Charles Bordogna. The Discerning Eye: African Art from the Collection of Carl and Wilma Zabel. Tenafly, NJ.: The African Art Museum of the SMA Fathers, 2005. 36 pp. Photographs. Map. Bibliography. $15.00. Paper.
Donna Page. Artists and Patrons in Traditional African Cultures: African Sculpture from the Gary Schulze Collection. Bayside, N.Y.: Queensborough Community College, the City University of New York, 2005. 84 pp. Photographs. Endnotes. Bibliography. $30.00. Paper.
Major exhibitions of African art in the United States were once confined primarily to leading museums in large metropolitan centers. There were always exceptions to this pattern, such as the exhibition at the African Art Museum of the SMA Fathers (AAMSMA) in Tenafly, New Jersey, which was established in 1980, and the permanent exhibition of more than three hundred objects of African art at the Martin and Osa Johnson Safari Museum, which opened in Chanute, Kansas, in 1974. The AAMSMA is a unique repository of African art whose original holdings were collected over the years by an order of missionaries in Africa that historically has valorized the arts of the peoples of Africa and viewed the museum as a bridge between cultures and peoples. AAMSMA's successive directors have actively and selectively enhanced the collection and fostered important temporary exhibitions of extremely high quality. Placing a great emphasis on education, the museum's exhibitions are generally accompanied by scholarly monographs or catalogs that reach large audiences worldwide. Robert J. Koenig Jr., who has directed the museum for the past decade, has not only sponsored exceptional exhibitions, but also has greatly enlarged the museum's permanent collections and attracted a large cadre of supporters from the greater metropolitan New York region. The Discerning Eye, his latest exhibition, ran from October 2, 2005, to April 2, 2006.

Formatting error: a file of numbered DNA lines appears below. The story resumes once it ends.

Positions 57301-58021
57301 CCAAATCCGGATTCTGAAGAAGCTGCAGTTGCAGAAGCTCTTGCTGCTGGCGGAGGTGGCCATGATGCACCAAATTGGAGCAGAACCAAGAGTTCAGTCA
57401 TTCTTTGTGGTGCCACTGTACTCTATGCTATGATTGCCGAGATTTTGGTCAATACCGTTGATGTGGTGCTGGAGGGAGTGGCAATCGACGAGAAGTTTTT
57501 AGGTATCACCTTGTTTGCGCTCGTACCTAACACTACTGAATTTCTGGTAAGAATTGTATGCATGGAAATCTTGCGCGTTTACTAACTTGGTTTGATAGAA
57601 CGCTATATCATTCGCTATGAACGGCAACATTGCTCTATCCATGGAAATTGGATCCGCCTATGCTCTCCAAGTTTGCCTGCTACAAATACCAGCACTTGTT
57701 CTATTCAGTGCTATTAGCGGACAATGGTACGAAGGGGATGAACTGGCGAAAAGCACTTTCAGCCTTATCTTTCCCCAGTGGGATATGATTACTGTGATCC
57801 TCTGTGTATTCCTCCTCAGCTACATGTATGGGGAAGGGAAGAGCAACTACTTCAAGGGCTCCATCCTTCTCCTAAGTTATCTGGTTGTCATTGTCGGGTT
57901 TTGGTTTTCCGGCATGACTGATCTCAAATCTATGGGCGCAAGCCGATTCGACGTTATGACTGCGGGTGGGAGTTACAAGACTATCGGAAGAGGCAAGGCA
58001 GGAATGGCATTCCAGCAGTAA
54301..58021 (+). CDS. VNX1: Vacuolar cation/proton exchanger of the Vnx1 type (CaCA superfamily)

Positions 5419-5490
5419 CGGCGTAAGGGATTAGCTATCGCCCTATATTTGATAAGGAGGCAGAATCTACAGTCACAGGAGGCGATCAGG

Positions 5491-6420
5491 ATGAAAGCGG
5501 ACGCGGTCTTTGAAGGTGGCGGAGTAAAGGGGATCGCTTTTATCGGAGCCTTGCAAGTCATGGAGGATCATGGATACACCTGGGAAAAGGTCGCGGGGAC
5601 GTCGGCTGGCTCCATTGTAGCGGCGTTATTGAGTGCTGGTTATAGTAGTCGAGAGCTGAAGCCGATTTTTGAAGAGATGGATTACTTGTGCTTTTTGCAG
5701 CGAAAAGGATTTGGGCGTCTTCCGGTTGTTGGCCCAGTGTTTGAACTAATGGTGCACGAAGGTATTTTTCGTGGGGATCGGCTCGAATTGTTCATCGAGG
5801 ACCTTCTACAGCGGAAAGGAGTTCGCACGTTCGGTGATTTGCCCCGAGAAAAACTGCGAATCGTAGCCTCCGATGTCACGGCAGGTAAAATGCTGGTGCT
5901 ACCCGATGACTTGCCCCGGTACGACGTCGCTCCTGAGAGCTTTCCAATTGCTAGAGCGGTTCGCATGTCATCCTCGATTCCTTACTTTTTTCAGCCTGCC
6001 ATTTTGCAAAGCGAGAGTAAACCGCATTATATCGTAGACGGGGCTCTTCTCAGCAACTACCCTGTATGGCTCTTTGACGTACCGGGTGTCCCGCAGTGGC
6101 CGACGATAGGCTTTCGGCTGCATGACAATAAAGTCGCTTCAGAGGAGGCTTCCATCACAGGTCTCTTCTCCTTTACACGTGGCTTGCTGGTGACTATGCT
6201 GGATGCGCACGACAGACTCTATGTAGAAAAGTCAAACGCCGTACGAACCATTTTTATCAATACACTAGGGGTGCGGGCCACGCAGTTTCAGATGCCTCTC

The exhibition focused on the collection of Carl and Wilma Zabel. As Holland Cotter, the art critic of the New York Times, observed, the Zabels "chose to lavish their attention on a type of art often overlooked or dismissed, namely East African sculpture.... Some [objects] depart audaciously from preconceived standards of sculptural beauty. In doing so, they automatically extend the way beauty can be defined" (November 25, 2005). The catalog essay by Charles Bordogna explores in detail the impressive diversity of sculpture from Tanzania as well as from Kenya and Madagascar. While objects from other areas of Africa are also discussed and illustrated, it is the Tanzanian objects that are at the heart of the volume. The excellent examples of Makonde, Pare, Shambaa, Zigua, Zaramo, Nyamwezi, Fipa, Luguru, and Sukuma art provide a window on the superb range of sculptural forms created by the peoples of modern-day Tanzania. The excellent essay and the lengthy text entries for the fifty objects illustrated make for an easy understanding of their cultural contexts and symbolic meanings.
The Discerning Eye represents a valuable and unique contribution to our understanding of East African artistic traditions. It reflects the scholarship of the author, the dedication of Carl and Wilma Zabel in assembling so impressive a collection over many years, the vision of the AAMSMA's director, and the noble endeavor of the SMA Fathers.
QUEENSBOROUGH COMMUNITY COLLEGE (QCC) of the City University of New York reopened its Art Gallery in 2004 after a multi-million-dollar renovation. Located in the Oakland Building, the oldest structure on the campus, the gallery is currently equipped with up-to-date security and environmental controls, high-quality exhibition space, a theater, and an art research library. Under the dynamic directorship of Faustino Quintanilla and reflecting the broad vision of QCC President EduardoJ. Marti, the gallery not only hosts major temporary shows, but also has a splendid permanent exhibition of African art. …